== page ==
Monday, December 21, 2020

Book about sorcerer, fairies set for prime time

Fantasy, Grampy and His Fairyzona Playmates, and related website approach their launch dates

The pandemic, believe it or not, has had some positive impact.

For instance, it's given me — Woody Weingarten — plenty of time to tweak my new website, which is nearing completion and which will promote the fantasy book I co-authored with my then eight-year-old granddaughter, Hannah Schifrin.

It's also given me plenty of time to tweak the magical book itself, probably ensuring that Grampy and His Fairyzona Playmates will meet its hoped-for publication date next month.

Bottom line: Both the volume itself, which is aimed at 6- to 10-year-olds, and the related website are both almost ready for prime time.

The VitalityPress book, which is illustrated in full color by Joe Marciniak, a longtime artistic pro, tells the four-part tale of a sorcerer, Grandpa Graybeard, who often has to get his granddaughter, Lily, and her best friend, Penny, out of trouble when the two eight-year-old fairies mess up their magic spells.

Their misadventures become terrific fun for all three characters — and for young readers who enjoy letting their imaginations run wild.

While proofs of Grampy and His Fairyzona Playmates are on the way to me for approval, and the finishing touches are being put on the website that can be found at after it's launched, I'm also editing The Roving I, a book that will embrace newspaper columns I'd written over an 11-year period.

This interested in caregiving might check out, through your local bookstore or Amazon, my earlier book, Rollercoaster: How a man can survive his partner's breast cancer, a VitalityPress volume I aimed at male caregivers but one that can also aid female patients and caregivers through factual information and anecdotes. It's a comprehensive memoir-chronicle and guide to scientific research, meds and where to get help.

Though I became an expert reluctantly, I at last can unflinchingly share what I've gleaned from personal experience (including a weekly support group I've run for more than 25 years). 

And that's the truth, the whole truth and nothing but the truth — no fantasy.

Tuesday, December 1, 2020

Survival rates jump 80% with new treatment

Clinical trial finds drug combination that might stop metastasized prostate cancer from worsening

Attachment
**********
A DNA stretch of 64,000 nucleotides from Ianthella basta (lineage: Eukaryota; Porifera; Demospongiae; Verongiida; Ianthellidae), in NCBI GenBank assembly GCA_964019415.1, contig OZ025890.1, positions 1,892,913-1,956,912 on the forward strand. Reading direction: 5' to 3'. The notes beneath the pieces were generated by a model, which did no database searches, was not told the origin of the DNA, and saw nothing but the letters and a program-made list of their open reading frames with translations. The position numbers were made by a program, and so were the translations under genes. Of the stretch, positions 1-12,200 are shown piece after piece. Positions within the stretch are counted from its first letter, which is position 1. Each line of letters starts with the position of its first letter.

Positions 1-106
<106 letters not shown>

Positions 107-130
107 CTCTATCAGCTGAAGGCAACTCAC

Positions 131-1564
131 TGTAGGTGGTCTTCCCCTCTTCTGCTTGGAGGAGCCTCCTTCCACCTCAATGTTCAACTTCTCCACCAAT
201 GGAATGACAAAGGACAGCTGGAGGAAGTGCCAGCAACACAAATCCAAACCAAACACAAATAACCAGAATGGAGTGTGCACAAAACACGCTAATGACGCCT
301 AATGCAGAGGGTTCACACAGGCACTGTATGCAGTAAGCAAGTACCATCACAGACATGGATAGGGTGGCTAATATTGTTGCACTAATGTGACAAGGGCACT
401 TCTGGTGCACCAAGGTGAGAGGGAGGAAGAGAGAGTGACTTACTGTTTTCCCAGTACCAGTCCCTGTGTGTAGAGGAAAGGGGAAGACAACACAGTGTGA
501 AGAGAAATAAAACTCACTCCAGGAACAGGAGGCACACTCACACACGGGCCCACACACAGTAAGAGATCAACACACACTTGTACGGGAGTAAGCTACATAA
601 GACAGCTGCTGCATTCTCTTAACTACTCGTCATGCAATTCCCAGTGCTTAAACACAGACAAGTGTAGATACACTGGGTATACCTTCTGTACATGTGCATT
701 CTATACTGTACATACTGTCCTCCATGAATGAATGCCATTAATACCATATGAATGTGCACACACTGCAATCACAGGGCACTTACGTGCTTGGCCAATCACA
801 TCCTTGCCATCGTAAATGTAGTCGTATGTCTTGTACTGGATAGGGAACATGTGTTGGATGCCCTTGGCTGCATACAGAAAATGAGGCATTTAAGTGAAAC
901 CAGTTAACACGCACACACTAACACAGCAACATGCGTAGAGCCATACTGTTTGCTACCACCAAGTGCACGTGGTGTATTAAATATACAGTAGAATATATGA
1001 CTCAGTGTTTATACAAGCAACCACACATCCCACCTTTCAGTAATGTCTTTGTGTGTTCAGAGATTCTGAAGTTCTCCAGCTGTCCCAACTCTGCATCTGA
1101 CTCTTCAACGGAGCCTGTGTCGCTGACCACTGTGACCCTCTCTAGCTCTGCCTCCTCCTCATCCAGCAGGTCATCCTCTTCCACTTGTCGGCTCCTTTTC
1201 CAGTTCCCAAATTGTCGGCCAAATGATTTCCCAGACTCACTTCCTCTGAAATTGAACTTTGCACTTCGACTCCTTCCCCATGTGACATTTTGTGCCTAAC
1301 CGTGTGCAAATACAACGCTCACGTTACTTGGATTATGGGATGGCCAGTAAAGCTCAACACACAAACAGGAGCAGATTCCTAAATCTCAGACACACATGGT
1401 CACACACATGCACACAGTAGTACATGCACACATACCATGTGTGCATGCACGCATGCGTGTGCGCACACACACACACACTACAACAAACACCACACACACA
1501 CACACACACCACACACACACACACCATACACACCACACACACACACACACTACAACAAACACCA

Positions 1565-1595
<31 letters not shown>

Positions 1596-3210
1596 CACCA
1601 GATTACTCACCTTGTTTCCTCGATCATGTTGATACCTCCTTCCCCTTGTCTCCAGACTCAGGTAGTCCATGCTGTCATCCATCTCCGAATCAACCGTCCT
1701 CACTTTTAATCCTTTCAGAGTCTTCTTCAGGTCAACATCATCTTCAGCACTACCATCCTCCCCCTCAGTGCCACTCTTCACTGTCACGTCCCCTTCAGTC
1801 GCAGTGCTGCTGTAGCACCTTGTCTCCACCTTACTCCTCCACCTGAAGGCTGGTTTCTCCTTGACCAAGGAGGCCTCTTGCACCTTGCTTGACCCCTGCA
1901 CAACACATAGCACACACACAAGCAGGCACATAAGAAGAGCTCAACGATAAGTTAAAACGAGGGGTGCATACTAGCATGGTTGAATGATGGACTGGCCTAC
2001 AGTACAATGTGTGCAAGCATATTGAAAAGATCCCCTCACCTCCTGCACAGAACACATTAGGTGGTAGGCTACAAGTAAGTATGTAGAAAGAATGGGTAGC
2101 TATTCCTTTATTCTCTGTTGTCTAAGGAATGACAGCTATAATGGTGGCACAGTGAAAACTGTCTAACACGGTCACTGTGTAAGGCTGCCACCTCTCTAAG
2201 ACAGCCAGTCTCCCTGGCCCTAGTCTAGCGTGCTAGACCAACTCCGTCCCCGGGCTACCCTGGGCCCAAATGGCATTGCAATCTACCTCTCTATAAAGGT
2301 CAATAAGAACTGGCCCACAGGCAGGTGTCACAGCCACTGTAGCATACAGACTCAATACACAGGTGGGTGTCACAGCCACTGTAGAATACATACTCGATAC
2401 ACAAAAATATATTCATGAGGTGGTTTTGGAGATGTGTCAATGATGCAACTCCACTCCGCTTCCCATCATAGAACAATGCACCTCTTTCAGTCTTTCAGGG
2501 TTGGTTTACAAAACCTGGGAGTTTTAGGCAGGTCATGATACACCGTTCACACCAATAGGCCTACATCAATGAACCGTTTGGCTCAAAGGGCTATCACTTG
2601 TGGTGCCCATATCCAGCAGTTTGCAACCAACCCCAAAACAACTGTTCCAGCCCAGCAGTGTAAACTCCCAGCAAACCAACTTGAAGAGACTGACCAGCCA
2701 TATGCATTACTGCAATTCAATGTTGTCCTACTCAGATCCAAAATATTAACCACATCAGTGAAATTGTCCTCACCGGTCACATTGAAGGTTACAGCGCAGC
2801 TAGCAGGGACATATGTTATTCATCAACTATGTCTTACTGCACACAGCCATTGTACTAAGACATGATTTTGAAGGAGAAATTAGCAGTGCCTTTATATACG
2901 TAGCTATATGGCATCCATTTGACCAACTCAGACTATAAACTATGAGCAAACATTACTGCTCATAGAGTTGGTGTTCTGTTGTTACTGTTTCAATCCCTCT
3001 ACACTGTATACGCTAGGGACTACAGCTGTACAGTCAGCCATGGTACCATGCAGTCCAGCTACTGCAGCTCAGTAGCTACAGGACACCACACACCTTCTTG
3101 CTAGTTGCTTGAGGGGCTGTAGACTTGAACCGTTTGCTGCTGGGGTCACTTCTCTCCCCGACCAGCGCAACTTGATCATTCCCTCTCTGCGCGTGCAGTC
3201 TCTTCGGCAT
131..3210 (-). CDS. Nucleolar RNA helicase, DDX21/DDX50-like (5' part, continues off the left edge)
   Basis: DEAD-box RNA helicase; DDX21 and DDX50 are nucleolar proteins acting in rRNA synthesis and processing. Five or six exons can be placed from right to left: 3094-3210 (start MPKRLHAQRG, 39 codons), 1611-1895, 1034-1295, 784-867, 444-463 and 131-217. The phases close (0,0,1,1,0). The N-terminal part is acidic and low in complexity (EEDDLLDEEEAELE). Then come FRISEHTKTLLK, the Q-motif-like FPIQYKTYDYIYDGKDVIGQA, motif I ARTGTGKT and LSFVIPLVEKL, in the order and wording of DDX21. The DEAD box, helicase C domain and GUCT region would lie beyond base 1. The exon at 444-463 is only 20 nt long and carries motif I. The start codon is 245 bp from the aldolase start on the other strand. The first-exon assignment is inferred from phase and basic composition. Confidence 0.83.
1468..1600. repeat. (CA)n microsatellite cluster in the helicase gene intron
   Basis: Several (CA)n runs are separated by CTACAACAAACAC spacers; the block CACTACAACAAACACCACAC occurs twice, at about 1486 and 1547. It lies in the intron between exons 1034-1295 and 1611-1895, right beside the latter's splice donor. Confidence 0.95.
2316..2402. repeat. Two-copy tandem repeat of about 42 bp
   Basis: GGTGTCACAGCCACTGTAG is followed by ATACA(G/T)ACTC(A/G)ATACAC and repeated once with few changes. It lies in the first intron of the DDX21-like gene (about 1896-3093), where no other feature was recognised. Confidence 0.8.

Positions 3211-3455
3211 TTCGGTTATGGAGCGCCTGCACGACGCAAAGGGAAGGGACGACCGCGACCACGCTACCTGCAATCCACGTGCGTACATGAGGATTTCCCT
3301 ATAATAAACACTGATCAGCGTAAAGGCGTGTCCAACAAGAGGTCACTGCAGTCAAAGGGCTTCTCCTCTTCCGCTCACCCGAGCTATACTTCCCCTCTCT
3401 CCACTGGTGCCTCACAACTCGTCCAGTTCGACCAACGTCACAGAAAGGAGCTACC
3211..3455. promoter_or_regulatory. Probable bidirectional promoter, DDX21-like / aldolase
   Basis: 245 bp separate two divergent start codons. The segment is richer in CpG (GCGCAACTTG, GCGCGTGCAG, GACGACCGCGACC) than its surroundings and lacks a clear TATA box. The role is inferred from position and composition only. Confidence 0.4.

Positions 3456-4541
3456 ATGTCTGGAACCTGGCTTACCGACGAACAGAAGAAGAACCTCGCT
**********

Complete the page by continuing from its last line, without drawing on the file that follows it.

A new study shows that an experimental drug combo that controls hormones may halt the progression of prostate cancer.

Dr. Christopher Sweeney
Dr. Chris Sweeney
A clinical trial led by Dr. Christopher Sweeney at Dana-Farber Cancer Institute in Boston, according to a story in the October-November issue of AARP Magazine, determined that survival rates could jump as much as 80 percent when the combination is used.

Sweeney's study, the AARP article notes, focused on what can happen when enzalutamide, an oral drug that blocks hormone reception, is combined with testosterone-suppressing medication. 

That study, like other research, was based on the notion that "testosterone and other male hormones can fuel the growth of cancer cells." 

What was being sought were ways "to either suppress the production of hormones or stop cells from receiving them."

Sweeney's study, the story asserts, did both.

The AARP article centered on one particular participant in the study, Dr. John Hammel, a psychiatrist who was diagnosed in 2016 with late-stage prostate cancer that had already begun to metastasize.

Hammel's quoted as saying "I was despondent — I didn't think I'd live a year."

That attitude made him, after initial skepticism, jump at the chance when his oncologist told him about the "real treatment" that was available, "not just palliative care." 

During the study, Hammel reportedly saw his PSA test numbers "drop from 2,000 to 450 to four and then to undetectable for six months" — and then stay there.

The trial, the story says, helped him start living again, "instead of focusing on his prognosis." 

For more information about clinical trials and their results, check out "Rollercoaster: How a man can survive his partner's breast cancer," a VitalityPress book that I, Woody Weingarten, aimed at male caregivers.